Think of the power you have.  Making a gift to charity at death is often referred to as “planned giving” or charitable estate planning.  Charitable planning can take many forms, and can get pretty fancy if you want, but it can also be extraordinarily simple by just naming a charitable beneficiary in your Trust or Will.

Now I am not suggesting that you leave all you have to charity (unless you want to), and cut out your children or other heirs entirely.  But I am suggesting that by making a little room in your California Will or Trust for a charitable cause, you can give a gift far bigger than you are able to give during your lifetime and still have plenty left over for your children.

For example, let’s say you have a home, a rental house and some money in the bank.  During your lifetime, you live in your home–you don’t want to give that up.  And you rely on rental income from your rental, while the money in the bank acts as a safety net in case you need more care and assistance as you grow older.  So there is not much room in your finances for a large charitable gift while you are alive.

But upon your death, if you gave let’s say a quarter of your rental property to charity, that could be a significant gift.  Even if the rental home is only worth say $200,000, one-fourth of that would be $50,000!  Could you imagine giving $50,000 to charity during your lifetime?  No.  But as part of your estate plan, a generous gift can be made to the charity of your choosing and your children still receive the remainder of your assets.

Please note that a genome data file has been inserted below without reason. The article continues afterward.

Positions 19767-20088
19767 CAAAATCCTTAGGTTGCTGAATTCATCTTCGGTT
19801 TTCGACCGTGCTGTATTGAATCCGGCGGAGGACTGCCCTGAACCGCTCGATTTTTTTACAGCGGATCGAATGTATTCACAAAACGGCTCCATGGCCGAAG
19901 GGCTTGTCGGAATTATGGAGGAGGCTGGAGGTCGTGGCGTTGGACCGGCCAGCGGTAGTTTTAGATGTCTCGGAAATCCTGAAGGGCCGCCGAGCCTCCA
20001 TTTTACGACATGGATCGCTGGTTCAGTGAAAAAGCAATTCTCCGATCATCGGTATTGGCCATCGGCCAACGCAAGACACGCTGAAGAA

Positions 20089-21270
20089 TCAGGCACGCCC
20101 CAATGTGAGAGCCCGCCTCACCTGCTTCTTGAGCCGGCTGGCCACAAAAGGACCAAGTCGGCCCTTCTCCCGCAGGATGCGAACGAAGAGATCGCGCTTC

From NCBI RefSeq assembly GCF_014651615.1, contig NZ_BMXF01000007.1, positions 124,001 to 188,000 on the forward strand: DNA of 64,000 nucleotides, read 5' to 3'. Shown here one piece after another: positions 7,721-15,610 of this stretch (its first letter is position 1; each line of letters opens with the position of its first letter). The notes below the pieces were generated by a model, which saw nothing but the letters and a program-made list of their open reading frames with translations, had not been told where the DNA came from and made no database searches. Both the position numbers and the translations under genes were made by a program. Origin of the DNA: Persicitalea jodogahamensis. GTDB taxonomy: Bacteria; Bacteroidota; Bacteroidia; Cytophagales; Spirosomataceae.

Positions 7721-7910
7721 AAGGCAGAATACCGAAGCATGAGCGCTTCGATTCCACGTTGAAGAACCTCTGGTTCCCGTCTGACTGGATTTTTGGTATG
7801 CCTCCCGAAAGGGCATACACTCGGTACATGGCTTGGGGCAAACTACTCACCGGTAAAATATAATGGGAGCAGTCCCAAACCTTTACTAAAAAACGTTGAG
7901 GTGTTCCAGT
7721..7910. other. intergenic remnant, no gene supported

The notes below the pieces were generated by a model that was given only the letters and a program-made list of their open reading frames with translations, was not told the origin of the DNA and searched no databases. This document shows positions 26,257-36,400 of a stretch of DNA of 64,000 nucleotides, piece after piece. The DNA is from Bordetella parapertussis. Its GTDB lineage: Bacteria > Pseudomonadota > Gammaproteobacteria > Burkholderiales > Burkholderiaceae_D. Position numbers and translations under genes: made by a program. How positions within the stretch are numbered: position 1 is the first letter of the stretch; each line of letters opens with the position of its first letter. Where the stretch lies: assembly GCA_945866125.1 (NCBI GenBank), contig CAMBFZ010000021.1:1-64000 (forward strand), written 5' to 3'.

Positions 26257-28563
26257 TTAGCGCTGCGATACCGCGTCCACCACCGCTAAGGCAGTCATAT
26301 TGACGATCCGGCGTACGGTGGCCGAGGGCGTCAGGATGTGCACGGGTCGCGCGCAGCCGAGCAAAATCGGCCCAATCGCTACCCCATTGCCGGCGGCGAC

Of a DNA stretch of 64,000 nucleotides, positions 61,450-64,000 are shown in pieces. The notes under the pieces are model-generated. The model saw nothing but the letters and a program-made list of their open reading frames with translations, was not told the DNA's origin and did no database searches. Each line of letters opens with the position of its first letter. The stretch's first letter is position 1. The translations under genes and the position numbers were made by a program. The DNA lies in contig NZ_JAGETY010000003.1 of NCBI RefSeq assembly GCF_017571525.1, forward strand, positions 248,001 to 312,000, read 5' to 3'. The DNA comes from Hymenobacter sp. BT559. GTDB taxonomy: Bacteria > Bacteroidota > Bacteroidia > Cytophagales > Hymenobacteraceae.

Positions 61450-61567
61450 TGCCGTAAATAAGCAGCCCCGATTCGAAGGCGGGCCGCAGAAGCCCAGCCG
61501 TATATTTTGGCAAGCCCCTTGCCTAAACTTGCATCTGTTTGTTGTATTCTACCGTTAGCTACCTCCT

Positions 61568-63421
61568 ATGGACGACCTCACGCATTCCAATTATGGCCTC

Do you think $50,000 is too much?  Make it $10,000, that’s still a larger gift than you can make while alive.

There are many good causes out there that would be overjoyed to receive a gift of $10,000.  And they often remember your gift by any number of recognitions. Also, your children can participate in the charitable gifts, including having them make decisions on how the money is spent and the programs that are sponsored by your gift. 

The point is, giving “till it hurts” is much easier to take when you are not here to feel the “hurt.”  And making some room for charity in your Trust and Will is a great way to leave a legacy that will be long remembered by those in need, without hurting those you love.